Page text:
Web 2.0…The Machine is Us/Ing US
This commentary is about the video “Web 2.0…The Machine is Us/Ing US” by Mike wesch https://www.youtube.com/watch?v=6gmP4nk0EOE&feature=channel
The author, using real screens in a very creative way, leads us to a transformation from written to digital texts, which is provocative as he suggests imagination turned in virtual.
Written text is linear. Is it an affirmation or a provocation? And then, it goes to text is said to be nonlinear. Is it true, maybe due to the reader's trip on a vessel of imagination?
And then...digital text, different, real nonlinear, no need for vessels to getting the reader through an imaginary trip, the movement is for real from one part of the text to another or to a new text anywhere.
The digital text is flexible as it is no longer a block. It can evolve to a more comprehensive subject expanded from selected words (as links) or to a more qualified one looking carefully at a detailed explanation from them. It is virtual, it is made of texts and links and at most of the time has no limits and no size.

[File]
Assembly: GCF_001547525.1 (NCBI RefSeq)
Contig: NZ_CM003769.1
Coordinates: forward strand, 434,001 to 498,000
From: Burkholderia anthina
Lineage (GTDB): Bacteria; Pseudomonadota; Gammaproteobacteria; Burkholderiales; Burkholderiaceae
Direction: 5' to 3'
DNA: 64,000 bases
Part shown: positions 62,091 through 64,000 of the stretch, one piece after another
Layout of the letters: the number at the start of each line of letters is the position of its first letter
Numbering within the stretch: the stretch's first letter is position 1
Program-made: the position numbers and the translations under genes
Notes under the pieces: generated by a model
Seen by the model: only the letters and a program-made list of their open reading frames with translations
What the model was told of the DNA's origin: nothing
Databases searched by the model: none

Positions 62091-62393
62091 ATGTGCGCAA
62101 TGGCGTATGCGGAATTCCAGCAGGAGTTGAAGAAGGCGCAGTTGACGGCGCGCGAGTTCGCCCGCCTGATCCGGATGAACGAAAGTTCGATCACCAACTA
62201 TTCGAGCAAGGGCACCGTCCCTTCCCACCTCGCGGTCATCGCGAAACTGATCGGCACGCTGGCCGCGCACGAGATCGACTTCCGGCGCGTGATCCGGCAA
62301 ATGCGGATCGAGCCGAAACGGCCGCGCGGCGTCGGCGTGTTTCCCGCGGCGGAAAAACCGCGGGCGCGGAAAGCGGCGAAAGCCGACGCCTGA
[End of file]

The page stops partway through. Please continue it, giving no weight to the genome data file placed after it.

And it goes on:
And the author leads us further again, nominating the absence of text structure and subject limits as hyper, about all, hypertext, and it is a milestone for web 2.0 because it is the base of HTML, the language of the websites, which started from text form and content editing to sophisticated websites creating.
From this point on, the author leads us to an accelerated race to unlimited data interchange between sites, starting with the creation of XML, which separate text content from text form, allowing information interchange in the network turned in World Wide Web (WWW).
And then, information recovery, how can WWW navigators find information? TAG appears as the solution to reach data, which is very nice but not the whole thing, it is the beginning.
The author, in extraordinarily simple construction, explains that tags we created feed a back database to WWW, so we are teaching the machine and when we create a link, we are teaching it an idea. So, we are the machine and it is a big one as 100 billion times per day we click on a web page.
Finally, the author invites us to think about Web 2.0 as a way to rethink believes from copyright, authorship, identity, commerce to love, family, ourselves.